But I did read something somewhere asking why people didn't get involved.  Well, I know why other kids don't get involved -- because they are afraid of becoming the victim.  I get that.  I pray that my girls won't just stand by if they see someone else being hurt by mean girls.  I pray that they won't be mean girls.  But why don't teachers get involved?  I think because it can make things worse.  It's one thing to be a nerd, but to be a nerd and a narc?   Because even if the bullied kid had nothing to do with an adult figure getting involved, they are sure to be blamed for it.

In 7th grade (note: that is a picture of me in 5th grade, but things hadn't changed much), I was a really short and scrawny mousy looking girl with permed hair and glasses, and I had been in the gifted program since the 4th grade (same year I got my glasses, so double whammy).  I dressed funny.  I wasn't athletic in the slightest.  I was pretty shy.  I got picked on.  One morning I opened my locker to find all of my books gone, and a single sheet of notebook paper taped to the back with a note.  The note read:  


I wasn't a female dog.  I can pretty much guarantee that.  But at that moment, I got really, really mad.  I tore the note out of my locker and marched my short, scrawny and mousy-looking self into the dean's office.  I don't even believe I knocked.  I smacked the piece of paper on his desk and said, "What are you going to do about this??"  The dean looked at it, asked what happened, I told him, and then he asked who I thought did it.  I was 99% sure I knew who, so I told him, and he asked if we had any classes together.  I told him that, too.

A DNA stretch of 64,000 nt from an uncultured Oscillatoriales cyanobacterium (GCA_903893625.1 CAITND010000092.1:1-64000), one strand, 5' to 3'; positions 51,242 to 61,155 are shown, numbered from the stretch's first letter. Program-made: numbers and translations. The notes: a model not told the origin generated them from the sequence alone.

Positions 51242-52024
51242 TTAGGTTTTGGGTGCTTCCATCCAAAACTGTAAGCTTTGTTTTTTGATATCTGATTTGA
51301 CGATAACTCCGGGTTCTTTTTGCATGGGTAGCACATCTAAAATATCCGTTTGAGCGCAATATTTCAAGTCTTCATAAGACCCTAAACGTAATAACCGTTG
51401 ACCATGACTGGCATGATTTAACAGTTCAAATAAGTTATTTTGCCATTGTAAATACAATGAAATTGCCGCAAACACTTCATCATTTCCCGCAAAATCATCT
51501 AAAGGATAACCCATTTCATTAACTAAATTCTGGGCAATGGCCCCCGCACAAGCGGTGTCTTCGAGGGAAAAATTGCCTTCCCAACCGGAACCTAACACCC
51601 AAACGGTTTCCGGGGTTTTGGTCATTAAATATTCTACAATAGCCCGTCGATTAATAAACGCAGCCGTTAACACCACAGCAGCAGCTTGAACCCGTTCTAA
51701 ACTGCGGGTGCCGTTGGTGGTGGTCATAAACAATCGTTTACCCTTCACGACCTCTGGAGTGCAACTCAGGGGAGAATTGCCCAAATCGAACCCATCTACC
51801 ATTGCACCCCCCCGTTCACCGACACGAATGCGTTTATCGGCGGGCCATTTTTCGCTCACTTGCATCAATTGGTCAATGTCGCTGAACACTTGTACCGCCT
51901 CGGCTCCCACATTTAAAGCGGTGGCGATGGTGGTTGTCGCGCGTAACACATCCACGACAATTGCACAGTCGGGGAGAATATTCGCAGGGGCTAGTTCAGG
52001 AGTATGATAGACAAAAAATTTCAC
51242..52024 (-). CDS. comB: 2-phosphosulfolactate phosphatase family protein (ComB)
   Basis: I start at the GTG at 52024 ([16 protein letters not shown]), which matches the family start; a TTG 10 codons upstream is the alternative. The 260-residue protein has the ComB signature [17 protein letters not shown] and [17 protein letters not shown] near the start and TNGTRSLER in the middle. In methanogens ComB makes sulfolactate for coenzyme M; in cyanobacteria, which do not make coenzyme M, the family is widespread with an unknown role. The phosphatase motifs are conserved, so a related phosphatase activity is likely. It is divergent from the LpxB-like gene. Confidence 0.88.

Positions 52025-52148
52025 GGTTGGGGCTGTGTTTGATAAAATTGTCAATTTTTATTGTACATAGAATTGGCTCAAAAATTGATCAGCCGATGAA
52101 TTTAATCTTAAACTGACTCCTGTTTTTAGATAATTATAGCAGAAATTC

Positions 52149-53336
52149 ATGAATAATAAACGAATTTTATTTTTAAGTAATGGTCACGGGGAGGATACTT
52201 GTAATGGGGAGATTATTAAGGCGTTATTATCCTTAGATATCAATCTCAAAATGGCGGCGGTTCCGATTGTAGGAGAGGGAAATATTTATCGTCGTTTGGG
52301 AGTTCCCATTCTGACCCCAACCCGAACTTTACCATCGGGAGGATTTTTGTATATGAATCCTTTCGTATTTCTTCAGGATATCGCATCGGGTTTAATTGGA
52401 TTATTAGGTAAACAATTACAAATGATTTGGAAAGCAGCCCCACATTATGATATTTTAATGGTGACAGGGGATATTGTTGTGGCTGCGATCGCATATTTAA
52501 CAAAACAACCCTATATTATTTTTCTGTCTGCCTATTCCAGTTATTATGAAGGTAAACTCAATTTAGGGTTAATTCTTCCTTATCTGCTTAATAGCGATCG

Later, in that particular class, the dean showed up and asked the teacher if he could see me and the two boys I had targeted.  He brought us outside and asked them directly if they had left the note in my locker.  Looking down at their feet, they admitted to it.  The dean then looked down at me and said, "You know, I bet what it is is that these boys have a crush on you, and this was just their way of showing it."

Oh, no he di'n't.

Oh, yes he did.

It was more embarrassing than anything they'd done to me previously, that's for sure.

Now, did my life get easier after that?  Yes.  Because they were afraid I would tell -- and these were boys who cared about their 'permanent record' and didn't want to mess up in school.  These were intelligent boys with bright futures ahead of them -- yet they still thought it was fun to pick on a little girl.  But I had done something they didn't expect me to do, and apparently that shut them up.

Is my story all that bad?  NO.  NOT AT ALL.  But I do remember the sting of winning the school spelling bee and having a boy say to me right after, "Wow.  You really are a nerd."  I remember what it was like to walk the halls of the school and be afraid that someone was going to be waiting at my locker or on my way to a class to smack me around because I wore the wrong shirt on the wrong day, or I looked twice at someone else's boyfriend.  So I can't imagine what it must feel like for someone who has it a million times worse than I ever did.

That being said, every parent should read this.

The purple ribbon is also for Domestic Violence Awareness.

And you know what?  I can't even get into that now.  Because even though I was abused, it was for such a short time, and I am so, so incredibly blessed that I only had a few bumps and bruises, that I got out of it early, and that I had so much love and support the whole time.  People who wanted to be there for me -- but others getting involved only meant that I would be punished more.  I think I will talk about it sometime, but not now.

Because this dumping stuff feels kind of weird...